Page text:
The Narrows Of The Harpeth

The Narrows Of The Harpeth is a section of the Harpeth River in Middle TN.

In this section, the river makes a 5 mile loop with the put-in & take-out points really close to each other.

It’s a great paddle when you only want to take 1 car for your adventure.

Your options are to unload & park at the put-in, then take a 15 minute walk through the woods to retrieve your car after your paddle, or unload, park at the take-out, and walk 15 minutes or so through the woods to your boats & head out.


We decided to do the latter, before we were tired from out paddling adventure.

The trail is a pleasant walk, but there are hills and steps involved.


And it comes out here — beside

The Empty Sign.

Then it’s a short walk up the road to the put-in.


It’s pretty steep getting down to the river.

We got ourselves together & were off!

 Right away, I saw a really cool rock & a really cool formation. It was such fun to turn around & go over to shoot them with no worries about holding up the group!



 Mission accomplished.



I pivoted & paddled on.

 Bubbles Break! (A kayaking tradition) (For us, anyway!)

 A little bit of scenery …


←  I’m calling this one “Tree In A Blanket”

because it reminds me of a pig.

Alas! The stream was too small to paddle up.

Maybe we’ll explore it next time. → 


… then we stopped for lunch …

… and Vincent played in the water.












After we ate, we discussed the best (read “most fun”) way to paddle past the island, then decided to take pictures of each other coming through the chute on the back-side. Vincent watched from a piece of driftwood while Karl took his turn.

More paddling.

We scared up a Blue Heron …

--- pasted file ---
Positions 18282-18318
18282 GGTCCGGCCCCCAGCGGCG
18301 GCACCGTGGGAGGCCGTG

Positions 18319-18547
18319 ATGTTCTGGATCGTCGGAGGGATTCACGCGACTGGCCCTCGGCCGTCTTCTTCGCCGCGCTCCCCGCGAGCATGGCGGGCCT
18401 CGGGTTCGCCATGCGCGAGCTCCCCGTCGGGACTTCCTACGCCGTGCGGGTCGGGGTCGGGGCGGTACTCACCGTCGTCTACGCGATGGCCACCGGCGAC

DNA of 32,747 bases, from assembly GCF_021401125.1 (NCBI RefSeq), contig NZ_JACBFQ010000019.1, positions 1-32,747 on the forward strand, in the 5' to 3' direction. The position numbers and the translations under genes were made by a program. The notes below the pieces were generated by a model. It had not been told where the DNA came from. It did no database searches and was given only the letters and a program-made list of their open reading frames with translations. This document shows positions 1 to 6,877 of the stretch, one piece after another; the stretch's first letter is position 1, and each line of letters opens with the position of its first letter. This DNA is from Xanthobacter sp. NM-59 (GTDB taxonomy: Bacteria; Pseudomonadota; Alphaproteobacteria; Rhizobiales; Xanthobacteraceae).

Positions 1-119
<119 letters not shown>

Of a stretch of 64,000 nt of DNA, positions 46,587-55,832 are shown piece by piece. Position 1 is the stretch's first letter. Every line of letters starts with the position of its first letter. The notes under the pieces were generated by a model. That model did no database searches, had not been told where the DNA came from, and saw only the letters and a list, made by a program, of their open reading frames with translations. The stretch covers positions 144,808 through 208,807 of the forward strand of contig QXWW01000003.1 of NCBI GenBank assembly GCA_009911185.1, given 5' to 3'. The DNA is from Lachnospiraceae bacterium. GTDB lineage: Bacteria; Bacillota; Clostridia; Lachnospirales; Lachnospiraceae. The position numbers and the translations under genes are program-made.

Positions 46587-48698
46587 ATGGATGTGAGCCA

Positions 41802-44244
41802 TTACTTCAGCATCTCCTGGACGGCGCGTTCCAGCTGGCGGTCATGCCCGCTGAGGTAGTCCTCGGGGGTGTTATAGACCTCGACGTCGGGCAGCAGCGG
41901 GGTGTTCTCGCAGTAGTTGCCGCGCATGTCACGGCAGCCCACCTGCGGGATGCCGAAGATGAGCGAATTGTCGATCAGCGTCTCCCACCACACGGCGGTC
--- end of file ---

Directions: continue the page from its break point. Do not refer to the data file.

saw a tree sporting fun hair  …

colorful rocks …

 … and deep, dark woods.







We came to another spot where we got out to look & determine the best (read “most fun”) way around. The water was really rushing & we could’ve done the right side, but thought the left looked more exciting.

Then  IT happened.

I was In The Drink! Pushed over by a fallen (not ‘falling’) tree’s remaining roots. 

I came to rest in a shallow area with a piece or driftwood (who am I kidding? It was a BEAM of driftwood!) held across my back by the force of the water. Between us, we’d retrieved the stuff that was floating away (the camera, the water bottle, my hat & lunch bag). Vincent was still strapped to the bow. (Whew! I thought he was a goner!)

We got my stuff over to shore where Karl’s bilge pump came in very handy.







 While he pumped, I emptied stuff & assessed damages.

THAT’s when I found out that:

The ziplock bag I had my phone in did NOT keep the water out &

I still had Karl’s phone in my other pocket.

HEAVY SIGH!!!!!!!!!!!!!!!!!

Oh, well. Couldn’t do anything about it at that point.

THEN we discovered that the drain plug from the transom of my boat was gone. (Eek!)

That one, we could fix. Karl’s drain plug is up on the side of his, so we put it in mine.

(Note: a spare drain plug  might be useful on future trips.)




Just a couple more bends in the river, and we saw the bridge where the take-out point would be.









Our first adventure as Free Birds.

We  plan on having many more. :~)